University apologises to student handed 'yellow card' for 'inappropriate' dress
A university has had to apologise to a medical student who was handed a "yellow card" for wearing an "inappropriate" dress during an exam.
Newcastle University has acknowledged that this led to the student being given a "yellow card" by the examiner, but stated that this was revoked after a further probe.
An initial post by a friend of hers showed the woman, who tweets as The Graduate Medic, in a black dress that goes below the knee.
He wrote: “A friend did their OSCE’s with me recently & got yellow carded for wearing a “short skirt”… could someone explain to me how it’s 2021 & medical schools are still pushing sexist notions of primness upon its female student cohort, for daring to display their ankles.”
The student said she complained to the university and claimed she was told “it was the most inappropriate dress they had ever seen”.
She said it was then stated the “examiner's word is final and the investigation is closed”.
The university responded by saying that the comment was made by a role-play patient and apologised for the upset caused while admitting it shouldn’t have led to a yellow card.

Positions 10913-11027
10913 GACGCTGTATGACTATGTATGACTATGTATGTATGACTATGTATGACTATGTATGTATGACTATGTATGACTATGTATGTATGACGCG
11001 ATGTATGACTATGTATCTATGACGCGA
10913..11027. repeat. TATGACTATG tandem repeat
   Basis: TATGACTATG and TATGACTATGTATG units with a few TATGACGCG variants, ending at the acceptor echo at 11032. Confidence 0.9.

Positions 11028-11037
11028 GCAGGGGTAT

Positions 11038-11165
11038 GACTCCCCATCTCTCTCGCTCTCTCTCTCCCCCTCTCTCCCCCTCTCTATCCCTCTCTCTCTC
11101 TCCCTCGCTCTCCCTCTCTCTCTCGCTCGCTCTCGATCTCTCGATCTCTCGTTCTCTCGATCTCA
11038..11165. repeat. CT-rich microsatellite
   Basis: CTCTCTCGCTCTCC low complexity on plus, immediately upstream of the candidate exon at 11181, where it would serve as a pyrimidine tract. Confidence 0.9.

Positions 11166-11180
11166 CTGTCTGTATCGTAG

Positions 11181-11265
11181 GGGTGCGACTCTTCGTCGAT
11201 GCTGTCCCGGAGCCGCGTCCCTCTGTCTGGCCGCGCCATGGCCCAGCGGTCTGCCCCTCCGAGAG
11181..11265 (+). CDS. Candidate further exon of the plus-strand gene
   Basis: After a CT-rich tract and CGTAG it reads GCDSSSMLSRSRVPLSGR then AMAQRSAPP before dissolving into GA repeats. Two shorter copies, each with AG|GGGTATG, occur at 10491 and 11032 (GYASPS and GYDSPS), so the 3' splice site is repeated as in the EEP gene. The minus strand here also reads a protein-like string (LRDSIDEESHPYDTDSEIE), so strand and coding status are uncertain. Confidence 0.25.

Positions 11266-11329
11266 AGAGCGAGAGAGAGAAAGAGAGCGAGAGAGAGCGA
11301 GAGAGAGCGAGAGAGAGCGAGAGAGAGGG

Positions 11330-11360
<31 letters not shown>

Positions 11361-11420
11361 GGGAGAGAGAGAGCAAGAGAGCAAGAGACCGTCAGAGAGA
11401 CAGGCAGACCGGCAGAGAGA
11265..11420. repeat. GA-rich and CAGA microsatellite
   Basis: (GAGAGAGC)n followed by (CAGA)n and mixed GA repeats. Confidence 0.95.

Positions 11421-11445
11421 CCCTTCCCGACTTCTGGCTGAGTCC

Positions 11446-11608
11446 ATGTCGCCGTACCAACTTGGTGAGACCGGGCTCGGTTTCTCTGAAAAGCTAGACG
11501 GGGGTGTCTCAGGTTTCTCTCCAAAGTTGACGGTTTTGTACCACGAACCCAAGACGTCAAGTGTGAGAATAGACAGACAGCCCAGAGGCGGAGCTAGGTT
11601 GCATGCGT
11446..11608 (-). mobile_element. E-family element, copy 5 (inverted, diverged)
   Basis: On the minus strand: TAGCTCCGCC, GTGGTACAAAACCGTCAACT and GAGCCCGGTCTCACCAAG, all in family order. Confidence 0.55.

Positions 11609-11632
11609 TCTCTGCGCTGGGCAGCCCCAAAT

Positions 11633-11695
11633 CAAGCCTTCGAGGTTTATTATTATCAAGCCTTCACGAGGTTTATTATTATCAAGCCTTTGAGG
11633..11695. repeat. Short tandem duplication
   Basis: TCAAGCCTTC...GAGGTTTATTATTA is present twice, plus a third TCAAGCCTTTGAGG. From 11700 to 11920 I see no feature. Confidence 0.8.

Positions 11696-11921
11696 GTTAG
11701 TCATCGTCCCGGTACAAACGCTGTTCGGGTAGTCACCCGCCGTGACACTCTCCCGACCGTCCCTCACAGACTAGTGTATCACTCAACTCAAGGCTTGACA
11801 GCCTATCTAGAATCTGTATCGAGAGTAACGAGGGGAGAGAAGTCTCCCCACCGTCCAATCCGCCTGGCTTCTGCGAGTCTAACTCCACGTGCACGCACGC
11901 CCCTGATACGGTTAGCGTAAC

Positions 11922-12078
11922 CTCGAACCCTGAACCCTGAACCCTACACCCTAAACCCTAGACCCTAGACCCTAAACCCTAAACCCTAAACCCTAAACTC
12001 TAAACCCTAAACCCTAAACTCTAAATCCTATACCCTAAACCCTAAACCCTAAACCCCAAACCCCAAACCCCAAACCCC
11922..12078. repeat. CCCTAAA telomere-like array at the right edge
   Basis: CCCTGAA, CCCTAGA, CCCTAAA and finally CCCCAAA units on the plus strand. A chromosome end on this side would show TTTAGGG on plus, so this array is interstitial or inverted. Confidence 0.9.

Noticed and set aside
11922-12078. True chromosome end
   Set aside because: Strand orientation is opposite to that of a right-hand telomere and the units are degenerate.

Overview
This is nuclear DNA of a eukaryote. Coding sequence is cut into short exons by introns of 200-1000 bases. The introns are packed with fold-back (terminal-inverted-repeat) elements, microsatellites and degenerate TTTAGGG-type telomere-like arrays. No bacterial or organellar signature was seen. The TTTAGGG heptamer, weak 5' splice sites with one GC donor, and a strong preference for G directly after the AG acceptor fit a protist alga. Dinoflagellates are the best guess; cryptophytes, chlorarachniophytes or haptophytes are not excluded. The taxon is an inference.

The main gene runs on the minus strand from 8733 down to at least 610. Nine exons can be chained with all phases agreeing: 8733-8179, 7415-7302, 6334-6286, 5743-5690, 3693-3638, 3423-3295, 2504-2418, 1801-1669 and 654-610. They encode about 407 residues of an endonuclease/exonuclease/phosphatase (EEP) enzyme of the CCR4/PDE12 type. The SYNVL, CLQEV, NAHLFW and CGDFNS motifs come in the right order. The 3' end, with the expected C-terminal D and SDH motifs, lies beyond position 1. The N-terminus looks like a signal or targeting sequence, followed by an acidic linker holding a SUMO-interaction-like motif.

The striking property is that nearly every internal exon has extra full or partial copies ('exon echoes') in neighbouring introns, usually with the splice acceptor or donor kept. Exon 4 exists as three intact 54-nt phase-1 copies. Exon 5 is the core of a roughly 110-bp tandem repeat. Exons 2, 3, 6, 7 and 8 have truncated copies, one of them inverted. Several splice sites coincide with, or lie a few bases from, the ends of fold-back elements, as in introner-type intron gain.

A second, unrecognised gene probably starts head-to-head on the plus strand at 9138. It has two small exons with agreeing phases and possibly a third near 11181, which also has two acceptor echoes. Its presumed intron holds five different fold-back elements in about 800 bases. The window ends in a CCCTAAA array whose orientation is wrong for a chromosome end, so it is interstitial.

It stated: "We want to apologise once again to @thegradmedic for any offence or distress caused by this incident.
"The comment was made by a role-play patient as part of an exam.
"All comments made by patients in exams are passed on to students as feedback.
"However, we agree it should not have resulted in a yellow card from the examiner. This is why, when the concerns were raised with us by @thegradmedic earlier this year, they were investigated and the yellow card was rescinded.
"We would not want any student to come away from these exams feeling remarks like this in any way reflect the values of the University and the issues will be addressed in future examination briefings."
The university also stated: "Our assessments are carried out by external examiners who are NHS clinicians.”
“The Graduate Medic”, though, said this was not the case and that the examiner had also said it was inappropriate clothing.
“This is infactual information. It came apparently from the patient and examiner alike - I asked for verification that it came from the patient and received none - the investigation started with ‘we asked the clinician’ and ended with that,” she said.
Don't miss the latest news from around Scotland and beyond - Sign up to our daily newsletter here.